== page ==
Etymology
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batch (n.)

late 15c., probably from a survival of an unrecorded Old English *bæcce "something baked" (compare Old English gebæc) from bacan "bake" (see bake (v.)). Generalized sense of "an aggregation of similar articles" is from 1590s. Batch is to bake as watch (n.) is to wake and match (n.2) "one of a pair" is to make. Extended 1713 to "any quantity produced at one operation."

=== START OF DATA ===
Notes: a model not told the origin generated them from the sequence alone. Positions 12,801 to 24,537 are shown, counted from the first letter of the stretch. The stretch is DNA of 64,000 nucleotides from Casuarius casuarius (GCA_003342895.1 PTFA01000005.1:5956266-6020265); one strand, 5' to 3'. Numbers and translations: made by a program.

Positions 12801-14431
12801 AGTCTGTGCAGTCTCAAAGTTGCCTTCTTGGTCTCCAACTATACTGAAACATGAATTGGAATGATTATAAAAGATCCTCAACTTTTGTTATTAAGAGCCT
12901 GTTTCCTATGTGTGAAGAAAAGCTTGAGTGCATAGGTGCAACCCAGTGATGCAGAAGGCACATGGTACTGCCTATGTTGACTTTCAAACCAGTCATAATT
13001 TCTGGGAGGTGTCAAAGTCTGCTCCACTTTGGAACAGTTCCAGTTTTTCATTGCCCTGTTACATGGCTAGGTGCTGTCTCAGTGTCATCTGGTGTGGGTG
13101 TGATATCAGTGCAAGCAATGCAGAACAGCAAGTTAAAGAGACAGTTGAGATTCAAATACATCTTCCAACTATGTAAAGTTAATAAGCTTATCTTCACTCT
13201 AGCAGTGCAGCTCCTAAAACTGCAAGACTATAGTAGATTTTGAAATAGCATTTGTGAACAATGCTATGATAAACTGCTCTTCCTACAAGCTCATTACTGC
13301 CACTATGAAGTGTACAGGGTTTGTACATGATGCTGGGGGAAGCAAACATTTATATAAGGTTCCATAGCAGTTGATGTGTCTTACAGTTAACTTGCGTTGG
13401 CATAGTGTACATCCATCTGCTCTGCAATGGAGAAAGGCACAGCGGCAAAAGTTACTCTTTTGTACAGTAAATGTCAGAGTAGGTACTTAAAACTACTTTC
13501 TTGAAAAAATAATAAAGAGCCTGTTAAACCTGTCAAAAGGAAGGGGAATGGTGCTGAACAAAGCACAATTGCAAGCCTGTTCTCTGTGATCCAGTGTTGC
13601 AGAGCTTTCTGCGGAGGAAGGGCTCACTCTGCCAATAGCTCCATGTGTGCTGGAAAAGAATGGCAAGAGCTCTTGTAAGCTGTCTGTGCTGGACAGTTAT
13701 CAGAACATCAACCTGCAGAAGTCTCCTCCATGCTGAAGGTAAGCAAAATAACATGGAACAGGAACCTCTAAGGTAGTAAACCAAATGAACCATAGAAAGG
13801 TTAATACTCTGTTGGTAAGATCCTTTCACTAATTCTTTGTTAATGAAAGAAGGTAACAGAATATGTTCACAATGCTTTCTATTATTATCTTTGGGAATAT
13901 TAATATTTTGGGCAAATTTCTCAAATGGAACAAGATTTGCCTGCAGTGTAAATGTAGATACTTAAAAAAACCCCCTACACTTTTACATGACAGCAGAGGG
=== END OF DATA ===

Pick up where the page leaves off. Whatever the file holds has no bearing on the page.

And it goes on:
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Definitions of batch
1
batch (n.)
all the loaves of bread baked at the same time;
batch (n.)
(often followed by `of') a large number or amount or extent;
a batch of letters
Synonyms: deal / flock / good deal / great deal / hatful / heap / lot / mass / mess / mickle / mint / mountain / muckle / passel / peck / pile / plenty / pot / quite a little / raft / sight / slew / spate / stack / tidy sum / wad
batch (n.)
a collection of things or persons to be handled together;
Synonyms: clutch
2
batch (v.)
batch together; assemble or process as a batch;
From wordnet.princeton.edu